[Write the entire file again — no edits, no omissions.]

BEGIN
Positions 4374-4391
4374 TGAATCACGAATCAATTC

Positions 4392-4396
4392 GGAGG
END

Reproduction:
Positions 4374-4391
4374 TGAATCACGAATCAATTC

Positions 4392-4396
4392 GGAGG